The field of Cognitive Behavioural Therapy (CBT) brings with it an emphasis on thoughts and beliefs and how we can change them in order to have a more fulfilling life. Nearly everyone experiences thoughts which are negative in orientation. As such unwanted or negative thoughts are not problematic until they became a habitual mode of operating in the world.
Nothing tears away at self-worth or esteem like a steady stream of disparaging thoughts. Sometimes these thoughts are bought up by anxiety provoking events, at other times they may just creep up on us slowly over time. In my experience it is not as important to always have positive thoughts as it is to end the negative mind chatter. It is the cessation of the negative thought cycles which take precedence. Though it has to be said that some kindness and compassion towards our self also goes a long way towards feeling grounded, whole and clear headed in life.
Changing our thought patterns comes in 3 parts:
- Identify the beginning of the thought pattern. What triggered it and how did it lead to unwanted states of being. This process is akin to catching our thoughts as they occur.
- In an objective manner identify how accurate the thought stream is. The emphasis should be on facts – facts that would also convince other people.
- Change the thought to something more conducive to feeling good about oneself. Think of some helpful ways to replace the old thought streams.
Beck (1993) identified some ways that people distort their thinking and beliefs. The list is not meant to be exhaustive. It is meant as a prompt which can help people identify how their thinking may be leading them astray.
Failure: The belief that one is not good enough or cannot do anything right or is a loser.
Unlovable: The belief that no one cares about them, or is completely unlovable or unlikeable.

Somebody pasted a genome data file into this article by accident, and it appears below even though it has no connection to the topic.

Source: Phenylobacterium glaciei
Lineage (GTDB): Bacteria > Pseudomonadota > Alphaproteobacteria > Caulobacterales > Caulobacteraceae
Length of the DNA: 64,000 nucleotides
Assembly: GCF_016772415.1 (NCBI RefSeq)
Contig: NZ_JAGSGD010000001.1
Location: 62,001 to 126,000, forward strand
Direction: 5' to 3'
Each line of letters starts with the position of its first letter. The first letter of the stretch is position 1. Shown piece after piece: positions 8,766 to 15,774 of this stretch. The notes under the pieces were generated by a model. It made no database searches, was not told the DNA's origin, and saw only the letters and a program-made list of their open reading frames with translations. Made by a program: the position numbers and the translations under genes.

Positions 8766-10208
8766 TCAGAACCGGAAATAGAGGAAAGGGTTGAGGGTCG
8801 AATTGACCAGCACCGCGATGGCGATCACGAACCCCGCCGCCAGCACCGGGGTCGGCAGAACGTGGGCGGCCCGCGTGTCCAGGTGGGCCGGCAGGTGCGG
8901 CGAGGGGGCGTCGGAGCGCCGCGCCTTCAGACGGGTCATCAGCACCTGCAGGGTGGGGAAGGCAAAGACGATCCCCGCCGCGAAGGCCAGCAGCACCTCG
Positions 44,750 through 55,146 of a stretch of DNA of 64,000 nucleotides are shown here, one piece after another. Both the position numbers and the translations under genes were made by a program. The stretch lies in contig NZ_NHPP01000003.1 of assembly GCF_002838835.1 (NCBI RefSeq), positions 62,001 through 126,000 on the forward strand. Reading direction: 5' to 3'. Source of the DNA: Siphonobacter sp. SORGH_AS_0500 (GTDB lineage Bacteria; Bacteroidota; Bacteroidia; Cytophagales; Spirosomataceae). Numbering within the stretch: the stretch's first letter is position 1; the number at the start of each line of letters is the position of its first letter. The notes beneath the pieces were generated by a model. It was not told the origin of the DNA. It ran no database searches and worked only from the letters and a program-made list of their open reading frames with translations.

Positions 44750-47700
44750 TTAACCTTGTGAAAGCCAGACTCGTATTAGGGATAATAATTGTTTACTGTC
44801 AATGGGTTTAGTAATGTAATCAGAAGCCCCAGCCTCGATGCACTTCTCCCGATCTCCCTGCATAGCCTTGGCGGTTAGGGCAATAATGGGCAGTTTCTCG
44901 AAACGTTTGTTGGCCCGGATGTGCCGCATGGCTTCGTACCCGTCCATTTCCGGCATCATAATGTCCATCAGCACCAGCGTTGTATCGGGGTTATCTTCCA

All or Nothing: People with this mindset tend to think in black and white or all or nothing.
Approval Seeking: The belief that everyone else’s opinions are more important or more valid than ones own.
Emotional Reasoning: People can assume that because they feel a certain way it must be true. For instance, someone might say “I strongly feel such and such” but are unable to provide objective evidence for their feelings.
Helplessness: The belief that one cannot cope with life vicissitudes – it can be a specific event or a general attitude.
Abandonment: The belief that significant others won’t be there for them or will leave altogether. People with this fear generally have a low tolerance for being alone.
Entitlement: People with this belief set, think that they are special or superior to others. They can believe they are more deserving than others. Typically, this is a mask for low self-worth and esteem.
Mistrust: A belief that people are untrustworthy and always out to get what they can from the person. People with this belief have an elevated level of suspicion towards others.
Over – generalizing: Seeing a pattern based on a single event. For example, saying that nothing good ever happens based on not winning a bet.
Subjugation: People who subjugate often turn control of their lives over to others. As such this belief is strongly related to control and avoiding responsibility.
Mental Filters: Noticing one’s failures but not noticing one successes. It is the filtering out of content which is not consistent with the underlying belief, (e.g., I am a failure and then not noticing material to the contrary).